Asia’s economic integration, Tsinghua’s Forum and more on world order
China’s Yang Jiechi at the World Peace Forum (Source: Xinhua)
Academic Exposure: The Belt and Road as the Last Step in China’s Asian Economic Integration
In this article, Cheng King and Jane Du offer an assessment of the BRI’s feasibility in Asia, with a particular focus on the recognition of Chinese capital in Asian markets. To conduct this study, data was derived from China’s National Bureau of Statistics, the World Bank’s World Development Indicators, and the database of the International Monetary Fund (IMF), looking at investments between 2004 and 2015. China’s steady growth has pushed it abroad towards new markets and to find new sources of growth. Through the BRI, China is effectively trying to establish a China-led economic circle in Asia.
However, the authors note that the BRI is “fraught with obstacles” ranging from cooperation-based competition and the need to integrate the project into the international framework of economic cooperation. “Asia, as the first stop along the [BRI] is vital to China’s success,” but the region’s capacity to absorb China’s industrial overcapacity “may not be as satisfactory as expected.”
Cheng King, Sun Yat-Sen University and East Asian Institute, National University of Singapore. His major research foci include fiscal management in China between the seventeenth and nineteenth centuries and the process of post-war economic catch-up in East and Southeast Asia.
Jane Du, is at the East Asian Institute of the National University of Singapore. Her current research interests include
This article describes a possible shift in the policy of China’s development banks with reports of increasing co-operation with overseas financial institutions. As a result, banks such as the China Development Bank and the Export-Import Bank of China may start to lend more according to “international standards” for overseas infrastructure projects, such as open tenders and environmental impact studies. As the authors note, the outreach is not limited to Europe, but also includes the Islamic Development Bank, the “largest development organisation in the Muslim world.”
Biggest News: Tsinghua University hosts the World Peace Forum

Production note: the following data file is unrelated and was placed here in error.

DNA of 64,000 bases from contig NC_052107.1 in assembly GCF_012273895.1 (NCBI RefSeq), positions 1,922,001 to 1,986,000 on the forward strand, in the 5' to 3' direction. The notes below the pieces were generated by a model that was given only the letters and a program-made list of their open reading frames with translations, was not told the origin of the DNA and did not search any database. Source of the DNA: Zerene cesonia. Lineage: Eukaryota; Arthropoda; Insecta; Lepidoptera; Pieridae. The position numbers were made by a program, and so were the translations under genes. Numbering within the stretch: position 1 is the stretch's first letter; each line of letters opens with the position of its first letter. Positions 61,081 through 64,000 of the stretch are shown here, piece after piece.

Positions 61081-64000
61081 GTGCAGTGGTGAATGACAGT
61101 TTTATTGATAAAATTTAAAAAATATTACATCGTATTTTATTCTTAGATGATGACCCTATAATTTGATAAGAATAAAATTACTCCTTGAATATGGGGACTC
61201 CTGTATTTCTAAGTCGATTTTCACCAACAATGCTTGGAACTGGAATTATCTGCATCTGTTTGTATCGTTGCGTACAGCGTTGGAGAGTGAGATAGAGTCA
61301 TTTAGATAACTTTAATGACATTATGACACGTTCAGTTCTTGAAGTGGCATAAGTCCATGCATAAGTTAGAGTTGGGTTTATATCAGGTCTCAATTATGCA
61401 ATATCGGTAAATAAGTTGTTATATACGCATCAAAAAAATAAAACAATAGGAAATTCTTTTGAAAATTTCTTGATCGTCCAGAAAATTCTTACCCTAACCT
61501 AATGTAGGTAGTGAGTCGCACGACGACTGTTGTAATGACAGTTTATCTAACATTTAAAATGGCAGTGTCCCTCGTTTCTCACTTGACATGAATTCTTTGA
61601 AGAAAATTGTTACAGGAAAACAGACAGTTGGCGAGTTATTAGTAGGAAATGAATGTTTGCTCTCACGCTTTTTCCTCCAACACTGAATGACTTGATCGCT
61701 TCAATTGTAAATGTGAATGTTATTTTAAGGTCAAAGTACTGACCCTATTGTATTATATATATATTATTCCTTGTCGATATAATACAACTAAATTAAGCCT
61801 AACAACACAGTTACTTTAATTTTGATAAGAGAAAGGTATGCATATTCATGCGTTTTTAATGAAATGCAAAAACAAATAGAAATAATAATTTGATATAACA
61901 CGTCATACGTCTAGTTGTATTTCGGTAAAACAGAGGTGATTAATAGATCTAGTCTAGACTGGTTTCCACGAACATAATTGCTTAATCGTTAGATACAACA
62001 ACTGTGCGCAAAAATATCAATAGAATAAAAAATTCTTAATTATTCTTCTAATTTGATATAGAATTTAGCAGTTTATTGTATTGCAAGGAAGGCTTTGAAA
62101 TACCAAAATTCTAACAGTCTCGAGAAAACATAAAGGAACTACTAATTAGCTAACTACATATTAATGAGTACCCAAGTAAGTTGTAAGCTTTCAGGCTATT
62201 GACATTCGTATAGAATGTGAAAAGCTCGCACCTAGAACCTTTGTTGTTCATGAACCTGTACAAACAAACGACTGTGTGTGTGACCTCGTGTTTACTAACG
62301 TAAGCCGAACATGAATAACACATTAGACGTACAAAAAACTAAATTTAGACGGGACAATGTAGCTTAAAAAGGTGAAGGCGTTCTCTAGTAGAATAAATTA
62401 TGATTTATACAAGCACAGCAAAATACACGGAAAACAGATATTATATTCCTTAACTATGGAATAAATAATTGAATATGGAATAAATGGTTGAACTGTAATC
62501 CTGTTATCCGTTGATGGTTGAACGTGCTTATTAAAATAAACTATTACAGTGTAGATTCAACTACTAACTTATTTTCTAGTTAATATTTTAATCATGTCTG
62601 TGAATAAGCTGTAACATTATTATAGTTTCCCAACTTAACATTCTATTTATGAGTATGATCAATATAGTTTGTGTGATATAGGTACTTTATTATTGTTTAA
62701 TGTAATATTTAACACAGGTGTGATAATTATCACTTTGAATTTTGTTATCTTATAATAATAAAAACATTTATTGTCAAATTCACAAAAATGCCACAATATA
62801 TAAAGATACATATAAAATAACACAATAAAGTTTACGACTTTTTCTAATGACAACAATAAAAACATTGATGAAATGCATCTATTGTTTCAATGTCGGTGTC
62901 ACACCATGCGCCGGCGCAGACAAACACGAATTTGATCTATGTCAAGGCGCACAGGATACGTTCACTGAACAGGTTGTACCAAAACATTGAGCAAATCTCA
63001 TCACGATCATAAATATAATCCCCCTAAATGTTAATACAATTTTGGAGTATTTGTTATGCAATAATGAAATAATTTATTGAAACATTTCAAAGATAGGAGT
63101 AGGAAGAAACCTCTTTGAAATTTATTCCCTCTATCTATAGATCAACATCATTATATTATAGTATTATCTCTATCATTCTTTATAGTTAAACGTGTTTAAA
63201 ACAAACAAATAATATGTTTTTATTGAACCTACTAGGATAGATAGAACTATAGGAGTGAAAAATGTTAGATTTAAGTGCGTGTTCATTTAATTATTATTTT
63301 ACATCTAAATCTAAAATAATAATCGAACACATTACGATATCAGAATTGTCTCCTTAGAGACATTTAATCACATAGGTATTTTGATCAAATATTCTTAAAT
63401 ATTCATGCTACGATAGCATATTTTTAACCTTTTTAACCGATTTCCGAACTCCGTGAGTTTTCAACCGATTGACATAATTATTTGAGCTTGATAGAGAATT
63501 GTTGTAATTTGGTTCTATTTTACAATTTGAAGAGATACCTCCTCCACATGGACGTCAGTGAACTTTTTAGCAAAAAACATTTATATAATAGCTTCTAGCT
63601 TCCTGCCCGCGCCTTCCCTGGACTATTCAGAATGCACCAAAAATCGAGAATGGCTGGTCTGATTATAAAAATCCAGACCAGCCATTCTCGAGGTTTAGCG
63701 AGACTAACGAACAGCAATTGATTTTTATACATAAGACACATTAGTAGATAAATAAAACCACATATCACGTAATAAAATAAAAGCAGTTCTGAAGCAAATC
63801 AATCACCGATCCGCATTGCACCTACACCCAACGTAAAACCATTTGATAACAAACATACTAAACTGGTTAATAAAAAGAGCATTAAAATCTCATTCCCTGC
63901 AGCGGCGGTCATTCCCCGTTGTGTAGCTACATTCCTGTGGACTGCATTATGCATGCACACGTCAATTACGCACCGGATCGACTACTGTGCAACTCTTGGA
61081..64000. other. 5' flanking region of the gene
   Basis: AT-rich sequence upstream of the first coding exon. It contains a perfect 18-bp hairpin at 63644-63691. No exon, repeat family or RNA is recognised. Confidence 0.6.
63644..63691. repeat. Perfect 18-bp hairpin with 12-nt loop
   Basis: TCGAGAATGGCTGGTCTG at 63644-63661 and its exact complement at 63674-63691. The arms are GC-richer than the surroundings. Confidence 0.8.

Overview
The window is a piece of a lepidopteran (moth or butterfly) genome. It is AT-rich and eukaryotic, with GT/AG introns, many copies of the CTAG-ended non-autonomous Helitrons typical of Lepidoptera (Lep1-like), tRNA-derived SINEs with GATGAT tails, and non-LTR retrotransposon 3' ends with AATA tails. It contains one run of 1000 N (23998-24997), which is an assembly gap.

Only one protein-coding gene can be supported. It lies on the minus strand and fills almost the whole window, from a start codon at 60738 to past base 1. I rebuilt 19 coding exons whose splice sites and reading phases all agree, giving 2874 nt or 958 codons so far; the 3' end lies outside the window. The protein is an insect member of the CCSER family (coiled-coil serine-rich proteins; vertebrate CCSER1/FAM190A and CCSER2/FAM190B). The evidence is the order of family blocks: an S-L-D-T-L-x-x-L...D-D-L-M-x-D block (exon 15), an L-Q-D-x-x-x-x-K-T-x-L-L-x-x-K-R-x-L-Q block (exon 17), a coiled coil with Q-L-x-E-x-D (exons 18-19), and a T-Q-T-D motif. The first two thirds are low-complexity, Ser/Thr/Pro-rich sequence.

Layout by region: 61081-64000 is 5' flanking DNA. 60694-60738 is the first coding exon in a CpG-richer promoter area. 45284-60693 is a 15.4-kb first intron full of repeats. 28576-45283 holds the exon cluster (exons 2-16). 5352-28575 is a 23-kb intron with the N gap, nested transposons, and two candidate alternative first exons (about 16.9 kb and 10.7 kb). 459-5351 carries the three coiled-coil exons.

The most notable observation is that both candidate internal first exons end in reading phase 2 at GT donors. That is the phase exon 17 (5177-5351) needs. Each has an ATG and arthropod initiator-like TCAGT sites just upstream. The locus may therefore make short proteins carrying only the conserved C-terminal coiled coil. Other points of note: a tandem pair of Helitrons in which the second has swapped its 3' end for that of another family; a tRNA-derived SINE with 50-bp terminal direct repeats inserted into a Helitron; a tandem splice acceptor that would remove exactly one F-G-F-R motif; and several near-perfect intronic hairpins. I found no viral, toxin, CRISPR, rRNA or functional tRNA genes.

From July 14 to 15, China’s Tsinghua University hosted its 7th World Peace Forum (第七届世界陪你过论坛). With “Constructing a Security Community” as its main theme, the Forum was focused on presenting new concepts of international relations to explain realities that “ones promoted by the West can no longer adapt to.” The Forum of course was held during increasing trade tensions between the US and China.
Interesting readings include the speeches by Le Yucheng and Yang Jiechi. In anticipation of the Forum, Yan Xuetong gave an interview in which he gave his views on the current world order. I have provided an English overview of the interview (in Chinese) in this thread.
To Read over Breakfast: The Global Challenge is Bigger than China
With all our focus on China, it is perhaps easy to lose perspective on other countries. This article offers a swift remedy for this fallacy by looking at the growth of regions comprising the “Rest” and how this growth facilitates regional and global growth, beyond China.
So regardless of the wisdom of trade wars, is it time for the West to circle the wagons? Digging in our heels may soothe our anxieties about how the world is turning, but we are not likely to reverse its course. The global south is growing faster because it has more room to improve its productivity, education, and health. If we and other wealthy countries pursue regressive policies, it will simply create political space for China to act as the avatar of the rising world. China’s new arrogance might alienate its neighbors, but our efforts to contain China are likely to isolate ourselves from global growth. We are posing a choice for much of the world between our sticks and China’s carrots. Which would you choose?
This argument echoes an earlier article that was featured on this page last week.
In Other News:
- The Mahathir Doctrine
- Sri Lanka’s Chinese Connection
- China’s Digital Designs for SE Asia
- Libya Joins the BRI
- Japan Companies board the BRI Train
- China Scaling back BRI amid SE Asian Resistance
- Montenegro Haunted by China’s Highway to Nowhere
- China’s BRI a Huge Opportunity
- ASEAN Ports in China’s BRI
- China Overloading Poor Nations with Debt, Top US Official Says
- China’s BRI in the Middle East